Jack Orchard provides ‘Extra Hands’ for those who need assistance


Every once in a while, if you’re very lucky, you’ll meet someone so inspirational that your perspective on life will change. That person is Jack Orchard.

Diagnosed seven years ago with amyotrophic lateral sclerosis (ALS), which is a progressive neurodegenerative disease that attacks nerve cells in the brain and spinal cord resulting in muscle weakness and atrophy, this remarkable young man has accomplished more since his diagnosis than many people will in a lifetime.

Shortly after Orchard was diagnosed with the disease, he started a non-profit organization called Extra Hands for ALS. This association coordinates high school and college students and volunteers on a weekly basis who help people with ALS, also known as Lou Gehrig’s disease, take care of various day-to-day household activities. But there’s more to Extra Hands. By all accounts, it would seem the purpose of Extra Hands is to help people with ALS. However, as is typical with Orchard, it’s not that narrow-focused. His purpose for Extra Hands is to help society at large.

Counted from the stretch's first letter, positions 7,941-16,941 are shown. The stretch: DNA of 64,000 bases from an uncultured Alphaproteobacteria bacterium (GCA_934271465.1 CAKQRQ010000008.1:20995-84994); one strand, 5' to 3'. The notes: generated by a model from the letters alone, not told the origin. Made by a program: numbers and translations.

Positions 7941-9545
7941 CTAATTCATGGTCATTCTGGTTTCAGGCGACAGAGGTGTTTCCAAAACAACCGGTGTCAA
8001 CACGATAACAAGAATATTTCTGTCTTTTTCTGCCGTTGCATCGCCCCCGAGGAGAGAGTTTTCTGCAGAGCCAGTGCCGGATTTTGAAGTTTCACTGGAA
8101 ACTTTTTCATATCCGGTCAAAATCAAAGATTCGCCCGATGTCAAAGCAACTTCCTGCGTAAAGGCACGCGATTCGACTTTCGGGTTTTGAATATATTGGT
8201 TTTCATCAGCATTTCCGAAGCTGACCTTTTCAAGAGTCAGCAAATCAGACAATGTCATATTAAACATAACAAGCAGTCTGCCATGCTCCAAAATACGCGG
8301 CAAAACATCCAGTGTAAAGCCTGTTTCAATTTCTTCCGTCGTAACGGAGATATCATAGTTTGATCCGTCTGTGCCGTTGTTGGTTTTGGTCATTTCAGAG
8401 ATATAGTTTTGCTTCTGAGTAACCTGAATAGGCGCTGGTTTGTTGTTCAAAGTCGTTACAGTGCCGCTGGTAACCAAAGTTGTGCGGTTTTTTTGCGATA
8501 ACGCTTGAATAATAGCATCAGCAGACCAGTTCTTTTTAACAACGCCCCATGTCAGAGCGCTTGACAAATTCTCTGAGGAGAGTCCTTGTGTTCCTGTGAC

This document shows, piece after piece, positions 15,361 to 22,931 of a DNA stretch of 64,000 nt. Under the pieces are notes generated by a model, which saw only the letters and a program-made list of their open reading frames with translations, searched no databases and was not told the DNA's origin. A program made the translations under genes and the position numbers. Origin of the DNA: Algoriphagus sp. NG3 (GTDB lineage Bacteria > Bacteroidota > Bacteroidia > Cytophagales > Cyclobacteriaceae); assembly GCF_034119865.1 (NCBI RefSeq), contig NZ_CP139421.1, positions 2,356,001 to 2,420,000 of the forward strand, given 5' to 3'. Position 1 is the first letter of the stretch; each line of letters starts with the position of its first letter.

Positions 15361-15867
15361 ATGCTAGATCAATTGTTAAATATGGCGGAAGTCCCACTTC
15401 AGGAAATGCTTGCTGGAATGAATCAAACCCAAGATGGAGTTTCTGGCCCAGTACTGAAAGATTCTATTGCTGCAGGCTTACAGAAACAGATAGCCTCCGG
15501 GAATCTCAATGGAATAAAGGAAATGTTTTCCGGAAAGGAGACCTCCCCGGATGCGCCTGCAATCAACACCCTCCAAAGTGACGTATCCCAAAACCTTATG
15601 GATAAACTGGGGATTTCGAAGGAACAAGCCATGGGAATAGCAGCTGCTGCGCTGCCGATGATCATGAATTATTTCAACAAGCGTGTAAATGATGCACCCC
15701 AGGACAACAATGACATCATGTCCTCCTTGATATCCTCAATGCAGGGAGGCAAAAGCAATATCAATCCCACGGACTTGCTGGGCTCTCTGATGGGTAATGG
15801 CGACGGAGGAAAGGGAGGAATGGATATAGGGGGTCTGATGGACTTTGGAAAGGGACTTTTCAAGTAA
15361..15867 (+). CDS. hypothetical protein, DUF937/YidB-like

The official mission of the organization, from its brochure and Web site, indicates its higher purpose: To instill the importance of community service and develop leadership qualities in young adults by uniting them with people, and their families, who have ALS.

“I wanted to show how the program is a working model of a core humanistic tenet: that if we all work to bring out the best in others we get the best in life,” Orchard said. “Extra Hands is a real-life enactment of that principle. A program like this can smooth the religious divide created by the religious right and other problems we have facing our planet.”